You may have picked up on the recent debates in the press on depression and the efficacy of exercise as a cure.  If you suffer from depression this could well have piqued your interest (or ire!).  Findings cited in a research article published in the BMJ and widely reported in the press on the beneficial effects of exercise on depression state that, contrary to popular opinion, these effects are negligible.  This runs counter also to advice often given to depressives by doctors and mental health workers.   It produced an irate response in an article in the Guardian by Simon Hattenstone  – himself a sufferer of depression.

What was so illuminating were the comments following Hattenstone’s article.  These views from readers reinforce the views and findings of many of my own clients, both past and present, who work so hard towards finding ways of either eliminating or coping with depression.  What emerges very clearly is that there is no one-size-fits-all solution or cure for depression; depression means different things to different people, and since it has so many variables the solutions to coping with it are also variable.  At the risk of sounding simplistic what this means for clients is: whatever works for you, do it.   In this way, any effects and gains can be sustained.

These are some of my clients’ discoveries:

  • Exercise of any kind helps, particularly if it takes place outdoors, because you force yourself to go out into the world and so feel more a part of it; you feel more in control of your life;
  • For some the beneficial effects of  exercise may not be lasting, clients therefore consider it as one of a range of activities which help;
  • Others have found that exercise only helps if  it’s a group activity – for these clients lone walking or running only increases their sense of isolation  and muddled thinking;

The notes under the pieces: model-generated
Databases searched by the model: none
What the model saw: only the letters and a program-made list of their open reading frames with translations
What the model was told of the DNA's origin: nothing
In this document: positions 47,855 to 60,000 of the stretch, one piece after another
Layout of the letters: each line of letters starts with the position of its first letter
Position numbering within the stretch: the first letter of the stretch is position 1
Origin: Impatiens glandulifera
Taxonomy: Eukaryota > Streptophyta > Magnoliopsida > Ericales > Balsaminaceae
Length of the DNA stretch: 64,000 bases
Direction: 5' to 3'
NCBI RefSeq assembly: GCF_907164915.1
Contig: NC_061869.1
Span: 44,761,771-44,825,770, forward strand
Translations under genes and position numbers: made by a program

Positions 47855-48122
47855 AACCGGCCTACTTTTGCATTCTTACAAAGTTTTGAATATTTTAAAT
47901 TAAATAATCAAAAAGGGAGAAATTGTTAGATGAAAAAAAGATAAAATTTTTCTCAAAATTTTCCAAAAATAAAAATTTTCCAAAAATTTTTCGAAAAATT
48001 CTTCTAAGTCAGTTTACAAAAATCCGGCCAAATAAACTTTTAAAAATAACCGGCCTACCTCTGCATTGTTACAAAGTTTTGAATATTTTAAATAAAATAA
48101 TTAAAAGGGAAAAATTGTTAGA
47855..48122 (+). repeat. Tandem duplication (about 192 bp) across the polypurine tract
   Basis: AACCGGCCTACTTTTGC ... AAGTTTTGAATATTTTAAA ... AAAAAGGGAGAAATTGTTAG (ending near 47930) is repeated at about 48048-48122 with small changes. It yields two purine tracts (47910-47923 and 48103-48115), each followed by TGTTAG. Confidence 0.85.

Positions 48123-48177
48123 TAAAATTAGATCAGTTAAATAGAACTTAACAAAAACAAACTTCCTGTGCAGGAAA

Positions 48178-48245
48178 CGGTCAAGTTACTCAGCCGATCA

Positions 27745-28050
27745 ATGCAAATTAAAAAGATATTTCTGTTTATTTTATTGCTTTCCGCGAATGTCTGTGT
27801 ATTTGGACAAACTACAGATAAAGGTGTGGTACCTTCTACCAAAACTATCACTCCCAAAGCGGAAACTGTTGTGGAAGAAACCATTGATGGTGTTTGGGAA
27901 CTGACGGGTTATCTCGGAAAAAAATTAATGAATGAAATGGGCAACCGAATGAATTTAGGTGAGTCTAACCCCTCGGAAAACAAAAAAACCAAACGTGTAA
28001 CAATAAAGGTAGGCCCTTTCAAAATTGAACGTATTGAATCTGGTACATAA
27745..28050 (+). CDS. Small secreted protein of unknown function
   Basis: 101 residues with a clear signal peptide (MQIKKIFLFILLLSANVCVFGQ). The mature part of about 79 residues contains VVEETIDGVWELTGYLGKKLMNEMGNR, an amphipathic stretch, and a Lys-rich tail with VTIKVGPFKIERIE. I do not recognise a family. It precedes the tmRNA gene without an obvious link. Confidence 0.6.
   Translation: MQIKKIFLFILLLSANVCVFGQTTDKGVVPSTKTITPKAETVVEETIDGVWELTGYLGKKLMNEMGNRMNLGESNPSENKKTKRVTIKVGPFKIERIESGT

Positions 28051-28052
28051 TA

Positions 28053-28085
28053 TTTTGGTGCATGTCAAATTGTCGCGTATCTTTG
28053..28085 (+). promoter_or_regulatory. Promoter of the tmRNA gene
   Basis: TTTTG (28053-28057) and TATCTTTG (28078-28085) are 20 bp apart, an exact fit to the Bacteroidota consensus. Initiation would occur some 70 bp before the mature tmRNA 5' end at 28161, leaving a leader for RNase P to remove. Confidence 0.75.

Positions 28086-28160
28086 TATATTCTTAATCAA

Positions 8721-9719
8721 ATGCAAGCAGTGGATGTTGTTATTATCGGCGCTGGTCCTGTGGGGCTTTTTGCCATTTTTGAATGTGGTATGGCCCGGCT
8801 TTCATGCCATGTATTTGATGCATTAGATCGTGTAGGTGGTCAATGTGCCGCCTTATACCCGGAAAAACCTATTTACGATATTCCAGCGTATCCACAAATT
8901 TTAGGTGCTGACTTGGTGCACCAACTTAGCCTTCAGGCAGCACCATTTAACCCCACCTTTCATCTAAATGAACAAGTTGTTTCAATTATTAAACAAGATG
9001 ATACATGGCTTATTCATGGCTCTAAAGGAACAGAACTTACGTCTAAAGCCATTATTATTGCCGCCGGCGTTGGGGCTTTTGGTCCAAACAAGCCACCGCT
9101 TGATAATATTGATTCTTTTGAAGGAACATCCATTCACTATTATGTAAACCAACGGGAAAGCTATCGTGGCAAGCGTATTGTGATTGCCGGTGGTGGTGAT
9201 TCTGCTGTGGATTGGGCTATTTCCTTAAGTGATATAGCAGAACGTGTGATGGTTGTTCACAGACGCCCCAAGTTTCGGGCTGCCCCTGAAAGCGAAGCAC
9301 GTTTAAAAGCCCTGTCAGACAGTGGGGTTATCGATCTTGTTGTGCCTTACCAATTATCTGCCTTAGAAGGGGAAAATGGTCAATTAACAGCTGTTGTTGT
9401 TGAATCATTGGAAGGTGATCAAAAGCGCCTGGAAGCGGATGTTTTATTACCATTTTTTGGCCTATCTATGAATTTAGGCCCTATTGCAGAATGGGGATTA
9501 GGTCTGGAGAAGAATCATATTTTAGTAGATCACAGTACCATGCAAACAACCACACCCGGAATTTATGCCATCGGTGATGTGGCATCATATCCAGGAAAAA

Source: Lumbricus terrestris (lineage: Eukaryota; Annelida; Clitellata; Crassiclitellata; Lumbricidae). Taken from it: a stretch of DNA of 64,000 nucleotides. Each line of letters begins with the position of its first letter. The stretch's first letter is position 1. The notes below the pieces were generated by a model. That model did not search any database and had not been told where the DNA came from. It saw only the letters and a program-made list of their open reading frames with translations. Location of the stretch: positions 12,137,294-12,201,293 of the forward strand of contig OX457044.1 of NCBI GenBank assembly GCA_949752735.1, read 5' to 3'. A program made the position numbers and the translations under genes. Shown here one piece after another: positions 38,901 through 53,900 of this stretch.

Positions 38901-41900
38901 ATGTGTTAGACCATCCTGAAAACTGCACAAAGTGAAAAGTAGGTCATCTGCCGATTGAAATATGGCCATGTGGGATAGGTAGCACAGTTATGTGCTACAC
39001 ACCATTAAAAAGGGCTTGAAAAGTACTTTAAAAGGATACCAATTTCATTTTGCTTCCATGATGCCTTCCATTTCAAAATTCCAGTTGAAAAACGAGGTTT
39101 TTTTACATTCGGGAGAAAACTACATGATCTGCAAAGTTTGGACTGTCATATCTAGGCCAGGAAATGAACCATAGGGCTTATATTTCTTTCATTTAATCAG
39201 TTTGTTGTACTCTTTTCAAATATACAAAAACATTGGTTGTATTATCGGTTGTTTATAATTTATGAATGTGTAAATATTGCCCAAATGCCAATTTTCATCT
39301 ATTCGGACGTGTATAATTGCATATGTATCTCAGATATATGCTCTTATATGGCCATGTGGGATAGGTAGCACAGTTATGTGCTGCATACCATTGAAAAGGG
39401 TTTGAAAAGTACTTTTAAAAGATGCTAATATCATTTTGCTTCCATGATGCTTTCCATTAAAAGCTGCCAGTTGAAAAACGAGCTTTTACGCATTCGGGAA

• Exercise like jogging or going to the gym isn’t a chosen solution for some clients because they can’t sustain it, it can therefore compound a sense of failure;
  • Yet other clients report that at least trying to exercise is important for them, they feel less guilty about being depressed, and they enjoy feeling physically healthier;
  • Other of my clients who have active, high-profile lives often find that sitting in a heap or going to bed for a while helps them – they need to bunk off from the world for a bit.  For them knowing when and how to re-emerge becomes the skill they hone;
  • A client who cycles to work in the city (he has given me permission to cite his experience here) finds the activity requires him to be so alert in the interests of his safety that it helps his depressive episodes and ‘takes him out of himself’, giving him, in addition, a sense of achievement and boosting his confidence;
  • Others report that any activity, be it undertaken individually or in a group,  is helpful if it provides another focus, establishes a routine and breaks the patterns which have developed around the depression;

What happens in solution-focused therapy sessions where the problem is depression, is that I facilitate clients to find an individual solution to a highly individual problem.  Helpful in this search for solutions is the consideration of  instances and exceptions in clients’ lives when depression doesn’t have so much of a grip.  What was and is happening at these times and how can these exceptions and instances be built upon  to improve quality of life and deprive depression of it’s sting?

P.S  For those interested in the above debates here’s another vexed question about depression: how much is depression learned?   You may wish to read this article in the New Scientist as well.    See what you think…